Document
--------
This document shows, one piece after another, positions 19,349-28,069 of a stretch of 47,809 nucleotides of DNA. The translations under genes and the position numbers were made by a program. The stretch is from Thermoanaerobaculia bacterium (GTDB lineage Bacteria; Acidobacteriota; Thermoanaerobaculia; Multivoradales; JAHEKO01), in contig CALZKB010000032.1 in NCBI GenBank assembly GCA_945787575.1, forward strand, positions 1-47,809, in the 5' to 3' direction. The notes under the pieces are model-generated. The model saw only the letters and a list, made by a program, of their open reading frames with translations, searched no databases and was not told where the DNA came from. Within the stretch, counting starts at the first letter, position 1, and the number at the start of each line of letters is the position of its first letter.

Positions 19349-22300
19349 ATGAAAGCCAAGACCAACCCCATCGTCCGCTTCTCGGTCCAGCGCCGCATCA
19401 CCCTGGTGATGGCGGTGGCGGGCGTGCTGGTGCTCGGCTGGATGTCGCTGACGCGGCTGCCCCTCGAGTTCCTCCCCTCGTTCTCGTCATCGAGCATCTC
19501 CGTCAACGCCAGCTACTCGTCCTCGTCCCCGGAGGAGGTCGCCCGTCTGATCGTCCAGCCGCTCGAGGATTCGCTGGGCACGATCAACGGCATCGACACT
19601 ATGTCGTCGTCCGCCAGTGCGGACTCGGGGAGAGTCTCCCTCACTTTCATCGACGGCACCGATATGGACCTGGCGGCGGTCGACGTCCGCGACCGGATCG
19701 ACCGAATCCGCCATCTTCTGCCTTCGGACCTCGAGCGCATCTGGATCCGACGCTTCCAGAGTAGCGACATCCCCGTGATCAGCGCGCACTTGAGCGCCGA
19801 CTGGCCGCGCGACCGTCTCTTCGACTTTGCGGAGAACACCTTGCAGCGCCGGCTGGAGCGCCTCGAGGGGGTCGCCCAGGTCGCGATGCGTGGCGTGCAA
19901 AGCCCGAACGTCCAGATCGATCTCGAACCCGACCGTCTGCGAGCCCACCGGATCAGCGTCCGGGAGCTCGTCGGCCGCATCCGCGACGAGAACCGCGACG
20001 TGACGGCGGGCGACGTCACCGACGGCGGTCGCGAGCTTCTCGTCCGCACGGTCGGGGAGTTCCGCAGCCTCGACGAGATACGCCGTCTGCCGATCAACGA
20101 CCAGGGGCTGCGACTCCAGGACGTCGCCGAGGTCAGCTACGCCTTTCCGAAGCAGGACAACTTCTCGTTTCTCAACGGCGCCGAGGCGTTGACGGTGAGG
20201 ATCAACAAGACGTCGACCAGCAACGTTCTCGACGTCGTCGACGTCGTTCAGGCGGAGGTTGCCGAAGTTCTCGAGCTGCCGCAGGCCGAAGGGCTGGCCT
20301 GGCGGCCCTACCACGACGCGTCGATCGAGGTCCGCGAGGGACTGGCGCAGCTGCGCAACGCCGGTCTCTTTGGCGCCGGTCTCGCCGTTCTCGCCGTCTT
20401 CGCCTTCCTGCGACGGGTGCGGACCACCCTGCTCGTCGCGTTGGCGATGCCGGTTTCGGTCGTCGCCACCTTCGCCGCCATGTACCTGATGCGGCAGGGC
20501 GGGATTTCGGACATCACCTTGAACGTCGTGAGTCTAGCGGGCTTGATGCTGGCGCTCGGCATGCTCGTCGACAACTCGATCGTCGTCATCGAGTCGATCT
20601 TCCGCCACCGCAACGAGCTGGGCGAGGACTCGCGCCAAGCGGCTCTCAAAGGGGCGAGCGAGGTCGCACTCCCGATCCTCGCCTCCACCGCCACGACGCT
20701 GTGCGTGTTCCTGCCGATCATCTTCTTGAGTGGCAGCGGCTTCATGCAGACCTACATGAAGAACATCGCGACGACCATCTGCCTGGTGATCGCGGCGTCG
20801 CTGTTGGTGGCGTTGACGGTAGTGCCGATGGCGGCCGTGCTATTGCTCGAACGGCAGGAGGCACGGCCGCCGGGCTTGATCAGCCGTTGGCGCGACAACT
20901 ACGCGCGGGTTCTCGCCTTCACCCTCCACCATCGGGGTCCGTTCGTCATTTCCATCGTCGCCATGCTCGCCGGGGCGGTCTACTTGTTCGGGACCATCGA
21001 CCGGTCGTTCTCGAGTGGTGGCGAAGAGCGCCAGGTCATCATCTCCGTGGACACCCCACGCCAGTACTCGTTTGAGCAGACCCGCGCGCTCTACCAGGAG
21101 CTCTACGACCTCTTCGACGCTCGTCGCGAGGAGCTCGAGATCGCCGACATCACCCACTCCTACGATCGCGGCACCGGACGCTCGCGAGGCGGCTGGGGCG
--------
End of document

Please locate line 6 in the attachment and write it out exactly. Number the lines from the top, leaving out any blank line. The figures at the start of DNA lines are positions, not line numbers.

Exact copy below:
19601 ATGTCGTCGTCCGCCAGTGCGGACTCGGGGAGAGTCTCCCTCACTTTCATCGACGGCACCGATATGGACCTGGCGGCGGTCGACGTCCGCGACCGGATCG